The managing director of a mortgage management firm is unconvinced by ongoing suggestions of a spike in housing market activity.
Market observers are increasingly confident of a rebound in the housing market, with recent indicators suggesting that green shoots have begun to emerge following a prolonged downturn.
According to the latest data from CoreLogic, national home values rose by 0.9 per cent in September, following an increase of 0.8 per cent in August – the first monthly rise since April 2017.
The national improvement was largely driven by an upturn in Sydney and Melbourne, where home values have increased by a cumulative 3.6 per cent and 3.5 per cent, respectively, over the past four months.
Home loan activity has also picked up, with the latest data form the Australian Bureau of Statistics (ABS) revealing that the value of housing finance approvals rose 5.1 per cent (seasonally adjusted terms) in July – the largest monthly increase since March 2015.
According to CoreLogic’s head of research, Tim Lawless, the market is showing signs of a ‘V-shaped’ recovery.
“From my perspective, the rebound we’re seeing in Sydney and Melbourne now is much faster than I would have expected it to be in April or May this year,” he said.
“We’re expecting Sydney values and Melbourne values to be up about another 1.5 per cent in September following a similar result in August.
“We’ve already seen the market recover nearly 4 per cent since it bottomed out around May.”
He added: “It does look like there’s maybe a bit of a ‘V-shaped’ recovery, which is something that I previously didn’t think would happen.”
However, speaking to Mortgage Business, managing director of Better Mortgage Management Murray Cowan said he is unconvinced that the market has turned a corner.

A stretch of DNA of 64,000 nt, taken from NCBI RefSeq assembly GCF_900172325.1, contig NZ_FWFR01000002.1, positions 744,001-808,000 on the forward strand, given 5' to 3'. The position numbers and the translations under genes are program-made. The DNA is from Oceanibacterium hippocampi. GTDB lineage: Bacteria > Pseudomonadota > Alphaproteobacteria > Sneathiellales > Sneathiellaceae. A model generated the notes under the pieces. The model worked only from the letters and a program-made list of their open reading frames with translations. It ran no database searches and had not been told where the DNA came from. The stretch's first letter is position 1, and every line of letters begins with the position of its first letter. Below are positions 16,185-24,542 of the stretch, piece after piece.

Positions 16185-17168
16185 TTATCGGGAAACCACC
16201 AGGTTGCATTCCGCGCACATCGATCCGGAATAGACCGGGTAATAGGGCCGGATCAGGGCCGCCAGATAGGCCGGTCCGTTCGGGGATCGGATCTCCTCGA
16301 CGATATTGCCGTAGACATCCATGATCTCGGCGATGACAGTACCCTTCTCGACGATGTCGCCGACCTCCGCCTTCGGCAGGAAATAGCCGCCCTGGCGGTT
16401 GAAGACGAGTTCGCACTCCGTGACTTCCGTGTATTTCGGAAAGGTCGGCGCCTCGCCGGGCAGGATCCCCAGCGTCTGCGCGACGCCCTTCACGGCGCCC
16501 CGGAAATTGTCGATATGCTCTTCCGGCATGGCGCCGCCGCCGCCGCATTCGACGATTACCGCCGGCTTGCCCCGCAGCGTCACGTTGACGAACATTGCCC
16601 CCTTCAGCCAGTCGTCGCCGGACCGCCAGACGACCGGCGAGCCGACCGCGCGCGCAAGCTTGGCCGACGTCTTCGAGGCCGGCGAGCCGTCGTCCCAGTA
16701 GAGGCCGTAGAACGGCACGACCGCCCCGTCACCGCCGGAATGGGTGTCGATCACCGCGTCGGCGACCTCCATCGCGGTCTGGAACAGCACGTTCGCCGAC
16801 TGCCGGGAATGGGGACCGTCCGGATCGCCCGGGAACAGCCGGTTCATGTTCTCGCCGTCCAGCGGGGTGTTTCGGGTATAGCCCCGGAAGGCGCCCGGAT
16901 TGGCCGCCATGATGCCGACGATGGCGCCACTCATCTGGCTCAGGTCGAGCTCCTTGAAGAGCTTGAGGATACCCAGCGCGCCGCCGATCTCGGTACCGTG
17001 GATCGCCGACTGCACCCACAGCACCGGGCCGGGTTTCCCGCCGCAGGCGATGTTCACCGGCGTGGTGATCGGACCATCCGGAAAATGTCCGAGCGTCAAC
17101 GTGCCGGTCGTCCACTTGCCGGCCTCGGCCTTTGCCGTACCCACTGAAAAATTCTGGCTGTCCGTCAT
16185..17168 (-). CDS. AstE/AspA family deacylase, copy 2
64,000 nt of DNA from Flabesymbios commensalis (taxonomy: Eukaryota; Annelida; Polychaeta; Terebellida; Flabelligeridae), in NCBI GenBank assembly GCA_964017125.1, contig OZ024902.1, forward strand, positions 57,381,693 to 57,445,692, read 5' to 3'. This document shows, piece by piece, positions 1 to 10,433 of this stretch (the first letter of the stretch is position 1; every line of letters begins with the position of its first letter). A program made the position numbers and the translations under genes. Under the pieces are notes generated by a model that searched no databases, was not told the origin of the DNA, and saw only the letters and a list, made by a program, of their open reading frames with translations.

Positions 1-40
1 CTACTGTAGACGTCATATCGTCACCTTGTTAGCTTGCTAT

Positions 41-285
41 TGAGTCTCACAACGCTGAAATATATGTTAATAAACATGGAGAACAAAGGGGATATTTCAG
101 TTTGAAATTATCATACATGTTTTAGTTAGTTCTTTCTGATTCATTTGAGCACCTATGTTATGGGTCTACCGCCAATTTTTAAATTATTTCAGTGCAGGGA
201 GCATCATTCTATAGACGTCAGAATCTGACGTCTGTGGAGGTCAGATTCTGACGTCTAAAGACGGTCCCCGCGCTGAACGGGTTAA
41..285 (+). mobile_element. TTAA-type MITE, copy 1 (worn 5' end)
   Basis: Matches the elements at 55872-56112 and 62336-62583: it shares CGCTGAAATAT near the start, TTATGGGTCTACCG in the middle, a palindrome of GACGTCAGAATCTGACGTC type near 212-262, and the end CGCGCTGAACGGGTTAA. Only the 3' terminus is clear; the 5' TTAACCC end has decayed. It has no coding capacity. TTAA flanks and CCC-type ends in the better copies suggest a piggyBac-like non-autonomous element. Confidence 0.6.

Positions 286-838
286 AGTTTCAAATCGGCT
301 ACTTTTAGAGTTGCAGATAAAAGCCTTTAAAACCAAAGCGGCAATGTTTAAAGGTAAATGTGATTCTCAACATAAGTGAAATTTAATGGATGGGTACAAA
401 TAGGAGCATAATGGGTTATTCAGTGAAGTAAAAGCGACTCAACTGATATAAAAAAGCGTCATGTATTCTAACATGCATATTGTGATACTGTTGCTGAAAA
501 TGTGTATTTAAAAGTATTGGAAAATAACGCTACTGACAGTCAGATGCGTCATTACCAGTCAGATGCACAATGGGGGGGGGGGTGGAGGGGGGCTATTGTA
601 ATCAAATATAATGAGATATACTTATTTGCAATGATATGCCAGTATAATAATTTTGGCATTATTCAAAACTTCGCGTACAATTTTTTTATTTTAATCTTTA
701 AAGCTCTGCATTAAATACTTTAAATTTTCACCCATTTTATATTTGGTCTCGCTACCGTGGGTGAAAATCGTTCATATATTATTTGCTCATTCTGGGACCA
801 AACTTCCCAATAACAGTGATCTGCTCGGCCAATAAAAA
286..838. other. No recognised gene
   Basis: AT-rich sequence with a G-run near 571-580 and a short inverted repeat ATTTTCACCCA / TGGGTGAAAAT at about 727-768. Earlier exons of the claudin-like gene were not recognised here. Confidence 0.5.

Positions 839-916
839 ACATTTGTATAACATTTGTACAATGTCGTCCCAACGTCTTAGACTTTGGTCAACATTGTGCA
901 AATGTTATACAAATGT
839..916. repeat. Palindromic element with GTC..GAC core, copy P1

Mr Cowan said he expects uncertainty in the global marketplace, particularly in light of the US-China trade war, to stifle any meaningful pick-up in market activity.
“Sure, there’s been a pick-up in housing credit and property prices, and I think they are reasonably aligned, but I see that it’s probably a bit of an adjustment,” he said.
“Perhaps markets overshot on the upside a couple of years ago and perhaps have now overshot on the downside.
“I would see that the market is maybe just adjusting back to normal, and so there might just be steady growth without being boom and bust.”
Mr Cowan also noted that market conditions remain varied across the country, with some regions continuing to face downward pressures.
“Some markets are struggling to get going again, particularity in Western Australia and, to a lesser extent, Queensland, where the drought is having a bit of an effect on confidence,” he said.
“I probably wouldn’t be one that’s in the camp saying, ‘Housing credit and property values are going to keep going up for the foreseeable future’.
“I think that it might be more a case of an adjustment and then steady growth after that.”
Mr Cowan also questioned the timing of the Reserve Bank of Australia’s (RBA) decision to cut rates for the third time in five months, echoing the sentiment of ING Economics’ head of research, Asia Pacific, Robert Carnell.
“I know that the money markets and the financial press wasn’t surprised by the October rate cut, but I thought they could have waited a little longer just to see if there were some positive effects from the earlier rate cuts and the tax reduction as well,” Mr Cowan added.